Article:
Buddington, as well as the other councilors, also agreed that zoning was a concern. But he was not opposed to approving the sale on Tuesday.
"I am very comfortable leaving the the issues of time frame of the project and financing to be addressed by the mayor and the executive branch in the purchase and sale," he said. "I don't think we're really required to trust the mayor. But I feel as though recent, other purchases agreements have adequately addressed that. I feel as though we need to take risks as a city and be willing to give a project a couple of years to get things lined up."
When it became apparent that Buddington's initial motion to approve could conceivably kill the proposal because it could not get a two-thirds vote, he rescinded it and Harpin motioned to refer back to the mayor with answers on financing, maintenance and timelines.
In other business:
• The councilors referred to Finance Committee language related to bonding because they had trouble understanding what it meant. The language if adopted would utilize all premiums generated from selling bonds (used to cover borrowings for capital projects) be applied to the project for which the funds are being borrowed. The mayor had requested the language, now part of the Municipal Modernization Act, be applied to prior bonds so that the city's bonding procedures would be consistent.
The councilors wanted better understanding of the issue, especially after LaForest brought up the city's request last week to the state Municipal Finance Oversight Board to issue $3.2 million in bonds, which he thought was new spending and confused his colleagues more. The city does short-term borrowings when projects are approved which it later combines for bonding and can ask to use the state's bond rating for better interest rates.
• The council also affirmed the appointments of Rebecca Choquette and Anne Rodgers to the North Adams Human Services Commission for terms to expire Feb. 1, 2021, to fill the unexpired terms of Christine Naughton and Rachelle Smith, respectively.
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Letter: Standouts to Support Public Higher Education
Letter to the Editor
To the Editor:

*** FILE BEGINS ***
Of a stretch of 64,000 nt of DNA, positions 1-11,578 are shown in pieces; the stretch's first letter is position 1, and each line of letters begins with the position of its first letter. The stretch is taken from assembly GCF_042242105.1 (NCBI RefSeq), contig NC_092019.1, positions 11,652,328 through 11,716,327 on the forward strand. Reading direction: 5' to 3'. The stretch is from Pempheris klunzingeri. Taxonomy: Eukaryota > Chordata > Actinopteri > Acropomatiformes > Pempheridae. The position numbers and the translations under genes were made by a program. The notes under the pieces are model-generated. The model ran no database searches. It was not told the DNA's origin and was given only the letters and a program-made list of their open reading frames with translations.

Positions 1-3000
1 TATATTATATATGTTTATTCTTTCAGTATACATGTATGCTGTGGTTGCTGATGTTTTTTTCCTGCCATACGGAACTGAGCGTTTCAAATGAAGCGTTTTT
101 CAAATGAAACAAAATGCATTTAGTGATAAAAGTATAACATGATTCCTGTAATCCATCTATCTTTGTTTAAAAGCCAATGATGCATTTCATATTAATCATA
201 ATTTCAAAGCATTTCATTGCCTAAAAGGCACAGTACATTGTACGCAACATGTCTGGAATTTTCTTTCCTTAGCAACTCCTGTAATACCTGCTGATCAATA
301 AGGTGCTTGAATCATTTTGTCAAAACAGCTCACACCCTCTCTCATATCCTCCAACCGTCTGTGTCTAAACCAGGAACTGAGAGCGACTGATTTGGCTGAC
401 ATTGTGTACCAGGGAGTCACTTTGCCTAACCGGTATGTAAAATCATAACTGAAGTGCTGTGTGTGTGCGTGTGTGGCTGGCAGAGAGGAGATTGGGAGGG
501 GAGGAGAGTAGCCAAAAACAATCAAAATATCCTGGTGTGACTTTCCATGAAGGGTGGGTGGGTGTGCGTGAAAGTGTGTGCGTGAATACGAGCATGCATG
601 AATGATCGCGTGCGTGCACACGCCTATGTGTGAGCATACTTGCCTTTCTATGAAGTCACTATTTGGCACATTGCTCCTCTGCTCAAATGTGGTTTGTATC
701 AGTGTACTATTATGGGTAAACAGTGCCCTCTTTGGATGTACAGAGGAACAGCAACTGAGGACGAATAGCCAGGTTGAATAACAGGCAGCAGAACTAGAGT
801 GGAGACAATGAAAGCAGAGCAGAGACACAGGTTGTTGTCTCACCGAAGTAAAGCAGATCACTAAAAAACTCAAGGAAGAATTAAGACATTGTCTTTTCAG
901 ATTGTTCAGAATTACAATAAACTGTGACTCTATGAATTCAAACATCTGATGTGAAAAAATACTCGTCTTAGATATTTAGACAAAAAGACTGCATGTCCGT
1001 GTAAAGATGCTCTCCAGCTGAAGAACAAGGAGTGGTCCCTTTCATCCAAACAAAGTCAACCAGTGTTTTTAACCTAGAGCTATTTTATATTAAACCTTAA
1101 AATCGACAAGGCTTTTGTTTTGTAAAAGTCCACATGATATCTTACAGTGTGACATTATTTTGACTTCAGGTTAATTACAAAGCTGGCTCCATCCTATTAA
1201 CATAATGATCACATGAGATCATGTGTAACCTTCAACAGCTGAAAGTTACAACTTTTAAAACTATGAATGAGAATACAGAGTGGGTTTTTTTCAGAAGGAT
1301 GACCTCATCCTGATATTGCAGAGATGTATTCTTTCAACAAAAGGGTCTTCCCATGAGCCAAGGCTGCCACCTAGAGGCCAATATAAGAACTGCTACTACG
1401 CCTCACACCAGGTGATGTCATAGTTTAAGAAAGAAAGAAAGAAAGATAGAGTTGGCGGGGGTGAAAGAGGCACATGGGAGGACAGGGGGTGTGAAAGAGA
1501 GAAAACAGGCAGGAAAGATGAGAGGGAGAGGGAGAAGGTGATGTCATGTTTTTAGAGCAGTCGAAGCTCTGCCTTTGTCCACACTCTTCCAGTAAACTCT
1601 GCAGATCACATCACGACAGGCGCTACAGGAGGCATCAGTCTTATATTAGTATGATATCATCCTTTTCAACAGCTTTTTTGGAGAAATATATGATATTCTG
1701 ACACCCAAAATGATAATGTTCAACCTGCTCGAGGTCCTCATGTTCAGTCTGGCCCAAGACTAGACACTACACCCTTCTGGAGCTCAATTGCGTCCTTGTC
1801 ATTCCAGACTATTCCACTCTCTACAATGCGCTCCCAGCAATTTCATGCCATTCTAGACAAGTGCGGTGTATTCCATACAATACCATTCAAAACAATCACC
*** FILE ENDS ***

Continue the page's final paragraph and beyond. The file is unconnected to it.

During this time in which many of our day to day activities have been affected by Covid-19, one thing has not changed: the value of our public higher education institutions. Here in Berkshire County, MCLA and Berkshire Community College continue to serve our students, many of them local residents and the majority residents of this Commonwealth. While the modalities we are using to teach, counsel, advise, and provide all types services have widened to include more online and hybrid as well as in person delivery when it can be safely done, BCC and MCLA are open to our students. We remain the most affordable and accessible institutions in the county. Together with our colleagues at the University of Massachusetts campuses, we continue to educate our citizens.
It is for these reasons that we wish to express our opinion that public higher education campuses deserve level funding at the very least. Our students deserve and should have access to the range of programs, courses, and support services of all kinds; during this pandemic, students have more needs to be met, not fewer. Public higher education has suffered through many years of underfunding. Although the work done at public institutions of higher education is often praised, such lip service doesn’t pay the salaries and other fixed costs on our campuses. Praise has never funded a scholarship or kept tuition and fees from the increases necessary when state aid is insufficient. If ever there was a time to turn praise into line items of the budget, this is that time.
Our public colleges and universities provide the workers that are needed in our communities. From nurses to teachers, from scientists to computer specialists, from professors to hospitality workers, from writers to public servants of all kinds, how many of us were educated at least in part at our public colleges? Workforce development and adult basic education also takes place on our campuses. We provide those who cannot or choose not to leave the area with quality education that is relatively affordable. Those employed by the colleges are able to invest in the community as well, buying homes, raising families, and supporting local businesses.